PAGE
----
By Karen Ramirez
The rise in natural disasters associated with a warming planet is a well-known phenomenon of climate change. These natural disasters include record-breaking hurricanes, droughts, storms and heatwaves that have affected people worldwide. Additionally, the rise in average temperatures has helped to create the perfect conditions for more intense and difficult to extinguish fires leading to a marked increase in destructive wildfires. Many geographic areas have experienced an increase in wildfires, including the Arctic. While the outbreak of fires has been widespread globally, California has received a high level of media coverage due to the unprecedented number and magnitude of fires affecting the state.
Unfortunately, California has a history of record-breaking wildfires. In 2017, the coastal city of Santa Barbara experienced the largest fire in California’s recorded history. Partly due to its immensity, it took thousands of firefighters several weeks to extinguish this fire. By the following year, there were two even larger fires that devasted communities in northern California and resulted in 85 deaths. As a result of these fires, in 2019 rolling power blackouts were implemented in California in an attempt of fire prevention. This meant that many regions of California had their power shut-off for days at a time during high-wind events to reduce the risk of fires starting from the electrical wires on utility poles being blown down by the wind.
In 2020, the trend of record-breaking fire seasons continued in California. In August, large lightning storms throughout the state caused hundreds of fires to ignite and burn at the same time. This led to many towns throughout the state being enveloped by smoke, which can be very harmful to breathe – causing short and long-term health damage. When air quality levels have deteriorated during previous fires, people were advised to stay indoors or to wear N-95 masks to help filter out dangerous particles. However, due to the Covid-19 pandemic, these masks were no longer easily available, even for agricultural laborers picking food outside during hazardous air quality conditions.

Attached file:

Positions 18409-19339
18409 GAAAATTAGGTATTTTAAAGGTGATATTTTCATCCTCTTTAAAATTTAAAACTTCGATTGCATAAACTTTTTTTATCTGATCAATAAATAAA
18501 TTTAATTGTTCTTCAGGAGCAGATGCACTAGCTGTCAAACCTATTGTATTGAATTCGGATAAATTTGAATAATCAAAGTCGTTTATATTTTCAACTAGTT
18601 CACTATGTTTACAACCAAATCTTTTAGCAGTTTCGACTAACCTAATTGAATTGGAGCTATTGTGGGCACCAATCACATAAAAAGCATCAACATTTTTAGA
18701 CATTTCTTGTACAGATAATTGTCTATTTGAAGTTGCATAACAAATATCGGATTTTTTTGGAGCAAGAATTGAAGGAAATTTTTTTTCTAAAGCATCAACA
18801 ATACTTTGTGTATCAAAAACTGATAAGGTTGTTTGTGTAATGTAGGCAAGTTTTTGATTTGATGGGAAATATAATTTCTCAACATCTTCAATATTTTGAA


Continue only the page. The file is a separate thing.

California, like many other parts of the world, has also had record-breaking high temperatures in 2020. The Mohave Desert during August 21, 2020, broke the record for the highest recorded temperature on the planet at 54࿁C. Other parts of California have had sweltering temperatures at the same time that people have been advised to stay indoors with their windows closed to prevent exposure to smoke. With the increased heat – there has been an increased amount of energy usage as people who have access to air conditioning resort to it to escape the heat. This increased demand on the power grid has resulted in power outages.
California is often seen as a predecessor of what awaits other countries due to its 2࿁C increase in temperature in the resulting consequences. As the rest of the world follows in this warming trend, it can be expected that more people will experience severe climate-related events first-hand. While first-hand experience could lead to an increase in concern and a pathway to action – it could also lead to “climate apathy” and rapid adaptation to these once-unthinkable changes to day-to-day living conditions. The now year-round fire season in California has led some to question whether to continue living in this state, but for many others, it has meant adapting to this new normal and possibly forgetting that there was a time in which every new year did not bring a new record-setting fire season.